third-round pick in next April's draft. "He has ability and
guts," says Falcons vice president of player personnel Ken
Herock. "I think he could hang around the league and be a good
backup. But if anyone sees beyond that, he's looking into a
crystal ball."


When the Cowboys clinched the NFC East on Sunday, with a 12-6
win over the Patriots, it set them up for a tough road schedule
in 1997. Most notable is that Dallas will travel to Green Bay
next year for the first time since 1989. The teams' last seven
meetings, four during the regular season and three in the
playoffs, have come at Texas Stadium, and the Cowboys have won
all of them. Dallas also will play at Pittsburgh, and should the
Panthers hold on and win the NFC West, a trip to San Francisco
will be on the Cowboys' schedule as well....How important is a
bye in the postseason? Since the playoffs were expanded to four
rounds in 1978, of the 92 teams that have played a
wild-card-round game, only the 1980 Raiders have gone on to win
the Super Bowl....Agents have never been popular with Panthers
general manager Bill Polian. Told that Tom Cruise's title role
in the hit movie Jerry Maguire is patterned after agent Leigh
Steinberg, Polian said, "The apocalypse is upon us."...With Ron
Turner having accepted the coaching job at Illinois, Bears coach
Dave Wannstedt is looking for a new offensive coordinator. Word
is that Wannstedt hopes to shake Ernie Zampese free from the
Cowboys, but that appears unlikely as long as Barry Switzer is
the coach in Dallas....The Raiders were whistled for a
team-record 20 penalties for 157 yards in a 24-19 loss to the
Broncos that eliminated Oakland from the postseason. Afterward
Raiders safety Lorenzo Lynch said, "Denver will lose in the
first round of the playoffs--guaranteed."...The Bengals finally
did the right thing on Sunday when they signed interim coach
Bruce Coslet to a four-year contract. Upon replacing David
Shula, who was fired on Oct. 21 after a 1-6 start, Coslet
challenged lackadaisical players and got more out of this
talented team than his predecessor. The result: Cincinnati is
6-2 under Coslet after Sunday's 21-13 win over the Oilers, and
quarterback Jeff Blake says of his new boss, "I'd go to the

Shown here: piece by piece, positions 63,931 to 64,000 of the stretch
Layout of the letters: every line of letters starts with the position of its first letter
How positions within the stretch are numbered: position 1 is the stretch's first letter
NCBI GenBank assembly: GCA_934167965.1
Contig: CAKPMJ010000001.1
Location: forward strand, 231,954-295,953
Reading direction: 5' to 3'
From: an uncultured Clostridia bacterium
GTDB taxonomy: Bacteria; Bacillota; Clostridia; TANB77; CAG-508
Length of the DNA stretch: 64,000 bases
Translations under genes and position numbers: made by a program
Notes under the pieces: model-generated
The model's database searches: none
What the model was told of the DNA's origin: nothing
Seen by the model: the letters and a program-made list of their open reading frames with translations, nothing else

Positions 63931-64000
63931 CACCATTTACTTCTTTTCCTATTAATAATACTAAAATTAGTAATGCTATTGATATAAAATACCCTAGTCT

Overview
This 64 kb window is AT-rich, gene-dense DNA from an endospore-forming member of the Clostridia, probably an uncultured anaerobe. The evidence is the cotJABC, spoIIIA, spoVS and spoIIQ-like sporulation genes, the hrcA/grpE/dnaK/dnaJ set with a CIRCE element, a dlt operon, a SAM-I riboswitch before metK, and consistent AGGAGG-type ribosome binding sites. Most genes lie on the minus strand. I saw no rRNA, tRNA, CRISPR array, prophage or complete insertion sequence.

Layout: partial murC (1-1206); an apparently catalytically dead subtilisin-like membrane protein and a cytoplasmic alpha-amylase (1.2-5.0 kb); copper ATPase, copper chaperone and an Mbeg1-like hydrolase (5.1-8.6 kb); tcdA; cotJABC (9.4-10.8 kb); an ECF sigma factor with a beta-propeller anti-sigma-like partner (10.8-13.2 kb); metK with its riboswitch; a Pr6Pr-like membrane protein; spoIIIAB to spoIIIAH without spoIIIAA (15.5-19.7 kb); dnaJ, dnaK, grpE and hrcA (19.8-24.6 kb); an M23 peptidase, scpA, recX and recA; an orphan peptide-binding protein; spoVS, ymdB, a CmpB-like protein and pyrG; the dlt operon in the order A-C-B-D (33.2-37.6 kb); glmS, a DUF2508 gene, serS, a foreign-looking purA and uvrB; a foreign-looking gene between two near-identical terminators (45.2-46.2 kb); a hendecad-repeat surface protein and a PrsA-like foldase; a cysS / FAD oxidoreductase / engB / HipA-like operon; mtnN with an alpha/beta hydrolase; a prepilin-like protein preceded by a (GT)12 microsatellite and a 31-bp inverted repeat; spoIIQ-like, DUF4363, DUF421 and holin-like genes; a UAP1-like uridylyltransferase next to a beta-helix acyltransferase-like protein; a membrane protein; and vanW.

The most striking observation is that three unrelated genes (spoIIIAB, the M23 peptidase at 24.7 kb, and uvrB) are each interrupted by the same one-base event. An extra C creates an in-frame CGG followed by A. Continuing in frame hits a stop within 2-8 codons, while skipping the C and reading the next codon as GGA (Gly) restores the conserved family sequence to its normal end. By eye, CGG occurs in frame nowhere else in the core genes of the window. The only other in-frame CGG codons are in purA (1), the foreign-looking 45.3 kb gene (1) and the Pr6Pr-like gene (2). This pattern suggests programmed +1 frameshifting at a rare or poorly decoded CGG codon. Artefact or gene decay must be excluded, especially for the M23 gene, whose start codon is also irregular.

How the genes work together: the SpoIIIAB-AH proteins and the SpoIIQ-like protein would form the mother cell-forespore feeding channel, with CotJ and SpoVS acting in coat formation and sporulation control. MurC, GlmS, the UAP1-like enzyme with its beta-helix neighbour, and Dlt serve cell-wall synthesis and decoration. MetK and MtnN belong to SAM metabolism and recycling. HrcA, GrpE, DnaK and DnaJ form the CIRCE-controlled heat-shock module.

grave with him."... Oilers cornerback Cris Dishman, a
free-agent-to-be, after playing probably his last game in
Houston: "Shocked, stunned, frustrated, upset, happy." Happy?
"Well, I'm happy no one suffered a career-ending injury."...
What a depressing place RFK Stadium will be on Sunday. The
Redskins move to the Maryland suburbs next season, meaning that
the game against the Cowboys will be the last one played at RFK.
What's worse is that Washington is out of the playoff race,
having lost six of its last seven. Owner Jack Kent Cooke may
force coach Norv Turner to fire the defensive staff after the


The Bears' Todd Sauerbrun, upon receiving a tongue-in-cheek
Comeback Punter of the Year award from Fox analyst Terry
Bradshaw: "Do I have an incentive clause in my contract for this?"

COLOR PHOTO: ROBERT ROGERS Smith caught this TD pass in the end zone after a pair of Seahawks touched the ball. [Jimmy Smith and other in game]

RICHARD MACKSON Rice (79) made quite an impression on Ram Tony Banks. [Simeon Rice tackling Tony Banks]


The host team has won 58.8% of the games this decade, so it's
clear that home field advantage is a significant factor in the
NFL--except in the case of the Jets. With its 21-20 loss to the
Eagles last Saturday, New York suffered its 11th straight home
defeat, dating back to Oct. 22, 1995. That matched the
fourth-longest such streak in league history. "I never thought
it would be possible to lose 10 in a row at home," says Jaguars
defensive end Jeff Lageman, who was a Jet from 1989 through '94.
"Especially in New York, with the weather and the wind and the
fans being so tough. That's a tough place for a road team." Here
are the longest home losing streaks in NFL history.


1. Cowboys 14 1988 to '89
2. Buccaneers 13 1976 to '77
Oilers 13 1972 to '73
4. Jets 11 1995 to present
Rams 11 1961 to '63
Raiders 11 1961 to '62